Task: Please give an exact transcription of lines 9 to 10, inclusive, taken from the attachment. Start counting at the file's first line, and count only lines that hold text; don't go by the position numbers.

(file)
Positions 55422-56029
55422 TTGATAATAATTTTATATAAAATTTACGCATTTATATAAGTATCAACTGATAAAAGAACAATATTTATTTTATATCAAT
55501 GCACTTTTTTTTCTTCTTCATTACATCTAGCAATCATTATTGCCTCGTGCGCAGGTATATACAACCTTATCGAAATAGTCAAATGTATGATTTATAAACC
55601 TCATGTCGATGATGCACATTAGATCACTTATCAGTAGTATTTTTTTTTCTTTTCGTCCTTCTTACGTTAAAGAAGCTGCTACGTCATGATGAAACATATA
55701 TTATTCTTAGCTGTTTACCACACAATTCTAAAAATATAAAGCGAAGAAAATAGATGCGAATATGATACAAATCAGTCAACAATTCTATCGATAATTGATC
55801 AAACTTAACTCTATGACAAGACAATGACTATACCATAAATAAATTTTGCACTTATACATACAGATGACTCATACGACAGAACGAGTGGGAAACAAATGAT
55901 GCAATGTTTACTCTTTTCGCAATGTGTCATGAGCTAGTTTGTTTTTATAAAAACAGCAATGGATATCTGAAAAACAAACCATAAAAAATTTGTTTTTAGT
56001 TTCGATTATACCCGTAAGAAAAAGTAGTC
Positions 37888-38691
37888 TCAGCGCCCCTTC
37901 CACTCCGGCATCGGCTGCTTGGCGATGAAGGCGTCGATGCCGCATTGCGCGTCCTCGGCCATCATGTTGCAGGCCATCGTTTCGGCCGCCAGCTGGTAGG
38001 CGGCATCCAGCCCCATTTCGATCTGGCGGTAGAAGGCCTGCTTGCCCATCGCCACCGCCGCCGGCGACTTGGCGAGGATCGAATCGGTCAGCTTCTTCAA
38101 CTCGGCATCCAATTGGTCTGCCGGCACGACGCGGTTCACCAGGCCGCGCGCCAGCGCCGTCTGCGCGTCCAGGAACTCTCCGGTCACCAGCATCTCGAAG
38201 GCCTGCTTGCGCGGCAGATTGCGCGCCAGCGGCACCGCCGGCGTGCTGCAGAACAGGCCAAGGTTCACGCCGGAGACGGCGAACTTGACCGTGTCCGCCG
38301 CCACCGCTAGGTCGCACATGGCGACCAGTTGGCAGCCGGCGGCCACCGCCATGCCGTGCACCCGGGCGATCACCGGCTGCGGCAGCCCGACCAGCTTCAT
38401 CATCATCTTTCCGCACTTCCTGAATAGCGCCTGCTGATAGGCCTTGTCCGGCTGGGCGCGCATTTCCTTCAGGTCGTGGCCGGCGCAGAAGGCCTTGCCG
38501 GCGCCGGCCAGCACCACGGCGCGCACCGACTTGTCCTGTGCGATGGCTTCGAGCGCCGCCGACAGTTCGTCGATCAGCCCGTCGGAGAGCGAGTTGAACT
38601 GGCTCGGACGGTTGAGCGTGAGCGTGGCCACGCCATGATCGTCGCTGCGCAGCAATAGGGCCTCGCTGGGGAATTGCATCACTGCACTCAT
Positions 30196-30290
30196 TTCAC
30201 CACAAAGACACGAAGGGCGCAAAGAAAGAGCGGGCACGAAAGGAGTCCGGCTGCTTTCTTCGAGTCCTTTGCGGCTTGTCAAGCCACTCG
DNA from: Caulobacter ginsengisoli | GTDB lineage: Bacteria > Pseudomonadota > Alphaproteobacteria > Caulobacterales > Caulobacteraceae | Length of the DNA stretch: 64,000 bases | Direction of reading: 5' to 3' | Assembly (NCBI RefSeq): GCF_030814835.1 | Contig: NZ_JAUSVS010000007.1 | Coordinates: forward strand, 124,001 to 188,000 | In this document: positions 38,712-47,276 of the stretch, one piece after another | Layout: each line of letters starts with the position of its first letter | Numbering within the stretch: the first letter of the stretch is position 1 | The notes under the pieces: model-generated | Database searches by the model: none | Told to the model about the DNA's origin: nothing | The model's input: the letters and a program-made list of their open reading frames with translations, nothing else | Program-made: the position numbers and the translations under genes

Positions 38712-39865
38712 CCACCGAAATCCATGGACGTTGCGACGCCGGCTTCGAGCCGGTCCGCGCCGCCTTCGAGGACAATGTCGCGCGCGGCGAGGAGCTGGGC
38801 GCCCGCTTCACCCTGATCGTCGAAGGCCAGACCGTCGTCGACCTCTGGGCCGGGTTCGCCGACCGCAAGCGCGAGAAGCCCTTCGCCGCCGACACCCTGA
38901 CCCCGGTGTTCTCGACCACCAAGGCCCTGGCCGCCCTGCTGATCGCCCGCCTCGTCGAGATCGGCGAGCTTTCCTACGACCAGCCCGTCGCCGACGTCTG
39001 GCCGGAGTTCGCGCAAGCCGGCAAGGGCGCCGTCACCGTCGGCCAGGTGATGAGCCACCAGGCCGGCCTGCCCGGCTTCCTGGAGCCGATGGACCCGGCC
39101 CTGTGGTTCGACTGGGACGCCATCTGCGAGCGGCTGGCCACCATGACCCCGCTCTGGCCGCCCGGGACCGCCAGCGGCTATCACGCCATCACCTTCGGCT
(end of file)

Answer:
Positions 37888-38691
37888 TCAGCGCCCCTTC